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Restaurant Review: Blue Hill at Stone Barns

Whether you’re inspired by the philosophy behind a farm-to-table experience or looking for a delightful meal in a fairy tale setting, Blue Hill in Pocantico Hills should not be missed. 



Haute Cuisine Down on the Farm

Whether you’re inspired by the philosophy behind a farm-to-table experience or looking for a delightful meal in a fairy tale setting, Blue Hill in Pocantico Hills should not be missed. 

 

You’ve been soothed by the bucolic approach and awed by the beauty of the renovated stone barns, but nothing prepares you for the enthusiasm and fervent belief the staff at Blue Hill exudes when talking about the restaurant’s mission

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Sepia tones prevail in the industrial-meets-farmland décor, and are carried through in the staff’s chic SoHo-style ensembles. The shades of brown enhance the message and meaning of this 80-acre Rockefeller farm: Food has a life that starts long before it reaches our plates, and it can all be traced back to the earth on which it is grown or raised.

 

The dining room—its magnificently high ceilings reinforced with steel beams the color of milk chocolate— looks out through a long glass wall onto an impossibly perfect setting: a rolling green hill, grayed wood fence and an occasional grazing animal. You are looking into a painting and eating inside a fairytale world of earth and sky and creatures large and small.

 

From the moment the cherubic-faced waiter approaches, we are charmed. When he speaks, the awe and excitement of a young boy bubbles forth. Lovingly, he describes each dish: which ingredients have come from the Blue Hill gardens and why some have not (growing season, etc). Like the best disciple, he passes on a thrill about the mission—and our anticipation grows.

 

Does it all sound like much too much more than a pleasant dinner out at a nearby and beautifully situated restaurant? Fear not; you can also just go for the food. You don’t need to pay attention—or subscribe—to the mission. You don’t have to worry about growing season, or think about the climate to enjoy Blue Hill. Eat, drink and be happy.

 

Sweet asparagus ravioli, garnished with thin shavings of bright green stalks and tiny bits of purple clover, were made brazen with shoots of new spring garlic called scape (which is usually more mild than in this dish). Even better was the mildly smoked trout, the tender pink flesh set against bright bits of sautéed garden escarole and meaty hen-of-the-woods mushrooms—all atop a surprisingly smooth Meyer lemon sauce, with little bits of the sweet-tart fruit lacing the plate. The mushrooms were a sleight of hand you might expect to hate. They certainly didn’t sound like they would belong, yet they were the key to the dish, the element that bound the others.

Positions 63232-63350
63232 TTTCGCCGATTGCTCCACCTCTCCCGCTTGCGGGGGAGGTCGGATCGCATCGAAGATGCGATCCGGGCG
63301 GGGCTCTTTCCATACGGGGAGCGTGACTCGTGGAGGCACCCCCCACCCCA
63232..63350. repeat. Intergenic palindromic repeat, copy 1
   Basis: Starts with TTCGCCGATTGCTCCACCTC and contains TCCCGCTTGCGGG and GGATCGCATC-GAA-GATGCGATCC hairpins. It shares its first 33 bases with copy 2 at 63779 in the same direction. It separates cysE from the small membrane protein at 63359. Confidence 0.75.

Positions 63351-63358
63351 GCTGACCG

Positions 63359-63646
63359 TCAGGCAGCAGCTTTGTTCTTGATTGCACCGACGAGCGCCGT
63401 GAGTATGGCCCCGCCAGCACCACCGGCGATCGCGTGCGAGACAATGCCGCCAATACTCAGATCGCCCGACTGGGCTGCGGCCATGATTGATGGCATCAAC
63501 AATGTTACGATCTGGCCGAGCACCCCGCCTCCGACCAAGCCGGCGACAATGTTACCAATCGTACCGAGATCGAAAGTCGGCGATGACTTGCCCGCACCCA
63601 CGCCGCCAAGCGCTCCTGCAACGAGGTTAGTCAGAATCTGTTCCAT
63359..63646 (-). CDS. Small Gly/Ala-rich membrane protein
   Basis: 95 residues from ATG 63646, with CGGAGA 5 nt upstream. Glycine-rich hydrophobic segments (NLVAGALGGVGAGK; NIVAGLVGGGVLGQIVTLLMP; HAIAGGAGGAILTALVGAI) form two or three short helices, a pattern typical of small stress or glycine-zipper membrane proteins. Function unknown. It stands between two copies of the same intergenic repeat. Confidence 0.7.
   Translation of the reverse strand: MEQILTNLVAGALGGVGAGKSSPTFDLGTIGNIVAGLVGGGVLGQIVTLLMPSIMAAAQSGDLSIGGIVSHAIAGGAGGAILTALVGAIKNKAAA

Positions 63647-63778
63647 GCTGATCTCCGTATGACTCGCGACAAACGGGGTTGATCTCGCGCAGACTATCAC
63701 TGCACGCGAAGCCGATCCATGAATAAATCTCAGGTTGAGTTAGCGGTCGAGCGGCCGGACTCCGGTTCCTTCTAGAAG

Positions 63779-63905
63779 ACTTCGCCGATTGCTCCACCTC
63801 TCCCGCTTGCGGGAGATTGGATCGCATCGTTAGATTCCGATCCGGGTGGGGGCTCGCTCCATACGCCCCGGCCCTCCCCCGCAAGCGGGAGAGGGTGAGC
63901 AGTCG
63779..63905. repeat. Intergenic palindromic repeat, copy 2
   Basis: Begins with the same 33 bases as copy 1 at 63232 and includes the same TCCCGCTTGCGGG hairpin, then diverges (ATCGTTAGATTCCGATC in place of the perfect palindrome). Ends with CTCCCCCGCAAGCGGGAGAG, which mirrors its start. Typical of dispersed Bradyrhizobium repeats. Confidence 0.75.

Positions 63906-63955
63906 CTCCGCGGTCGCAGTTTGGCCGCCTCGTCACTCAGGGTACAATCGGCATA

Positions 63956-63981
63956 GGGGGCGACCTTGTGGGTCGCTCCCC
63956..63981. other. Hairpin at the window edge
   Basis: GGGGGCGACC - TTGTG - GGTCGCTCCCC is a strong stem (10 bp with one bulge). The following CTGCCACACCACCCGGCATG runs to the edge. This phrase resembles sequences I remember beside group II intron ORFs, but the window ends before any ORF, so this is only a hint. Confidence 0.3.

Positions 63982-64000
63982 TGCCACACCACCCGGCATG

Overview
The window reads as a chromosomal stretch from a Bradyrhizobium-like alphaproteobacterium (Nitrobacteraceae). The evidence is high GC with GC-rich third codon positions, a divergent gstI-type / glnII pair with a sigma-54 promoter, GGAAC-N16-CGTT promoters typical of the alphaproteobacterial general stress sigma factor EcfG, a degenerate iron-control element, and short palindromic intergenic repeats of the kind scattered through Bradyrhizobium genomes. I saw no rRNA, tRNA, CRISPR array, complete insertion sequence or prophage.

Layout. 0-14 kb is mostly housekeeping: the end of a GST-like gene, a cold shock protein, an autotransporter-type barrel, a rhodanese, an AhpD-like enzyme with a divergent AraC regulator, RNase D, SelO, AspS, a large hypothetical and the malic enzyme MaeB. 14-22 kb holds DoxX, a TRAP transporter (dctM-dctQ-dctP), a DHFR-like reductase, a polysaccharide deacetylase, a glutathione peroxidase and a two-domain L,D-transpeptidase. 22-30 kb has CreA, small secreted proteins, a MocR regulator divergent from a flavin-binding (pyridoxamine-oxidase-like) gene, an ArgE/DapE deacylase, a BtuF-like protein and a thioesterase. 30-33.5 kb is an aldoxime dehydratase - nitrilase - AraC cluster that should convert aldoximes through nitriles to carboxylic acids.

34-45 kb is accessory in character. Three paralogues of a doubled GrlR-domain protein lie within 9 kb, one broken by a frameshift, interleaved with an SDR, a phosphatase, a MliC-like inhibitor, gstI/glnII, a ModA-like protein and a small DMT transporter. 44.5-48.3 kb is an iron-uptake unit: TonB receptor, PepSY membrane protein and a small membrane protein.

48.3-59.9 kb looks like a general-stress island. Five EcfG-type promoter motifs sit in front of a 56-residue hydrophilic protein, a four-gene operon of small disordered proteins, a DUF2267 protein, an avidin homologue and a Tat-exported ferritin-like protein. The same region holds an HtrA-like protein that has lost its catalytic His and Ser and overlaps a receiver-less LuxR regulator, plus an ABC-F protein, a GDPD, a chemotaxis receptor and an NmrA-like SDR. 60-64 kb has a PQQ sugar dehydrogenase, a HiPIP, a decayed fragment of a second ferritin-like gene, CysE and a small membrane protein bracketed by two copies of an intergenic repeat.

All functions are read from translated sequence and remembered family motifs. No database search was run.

On a chef’s tasting menu, my dining companion and I were surprised when lightly smoked trout was followed by lightly smoked salmon. Odd, but the salmon dish may well have been our favorite of the night, thanks to the mound of first-of-the-season peas alongside the fish. The peas popped in our mouths in a burst of bright sweet green.

 

Not every dish thrilled us, though all were pleasing. A deep and rich chicken soup had more intense chicken flavor than even the most assiduous Jewish mother is likely to wrest from her hens, thanks in part to the care with which Blue Hill chickens are raised. A tiny dice of parsnip hid between the matzo balls and (be still my heart!) a slice of foie gras, but the soup was sweeter than we wanted.

 

Desserts, on the other hand, were decidedly restrained when it came to sweetness. On two occasions, my dining companions and I sampled the mint and fromage blanc ice milks in rhubarb broth, and twice we found the bright herbaceous mint, the creamy fromage blanc and the little bits of mild and slightly crunchy rhubarb in broth to be an intriguing and compelling dish.

 

This adds up to a dining experience that exists apart from the important mission of the Stone Barns complex (for more on Stone Barns, see page 70). Dan Barber, owner and chef, set a precedent and level of expectation at Blue Hill in New York City, and he and co-owners David and Laureen Barber, have successfully fit culinary talent and vision with this very different environment. Similarly, Executive Chef Michael Anthony, who also worked at Blue Hill in New York City, takes his passion for and creativity with food and sustainable agriculture and intertwines them to the immediate benefit of the diner. 

 

So go ready to be inspired by the need for sustainable agriculture and community growing; go because you want to truly understand what happens when food goes directly from pasture to table; or go because you want to dine on interesting food in a beautiful environment. But go.

 

BLUE HILL AT STONE BARNS

630 Bedford Rd., Pocantico Hills

(914) 366-9600

 

HOURS:  

Dinner, Wed. to Thur. and Sun. 5-10 pm, Fri. and Sat. 5-11 pm

Sunday brunch, 11-2 pm

 

PRICES:

Dinner pre-fixe: $46 and up

Brunch pre-fixe: $42 and up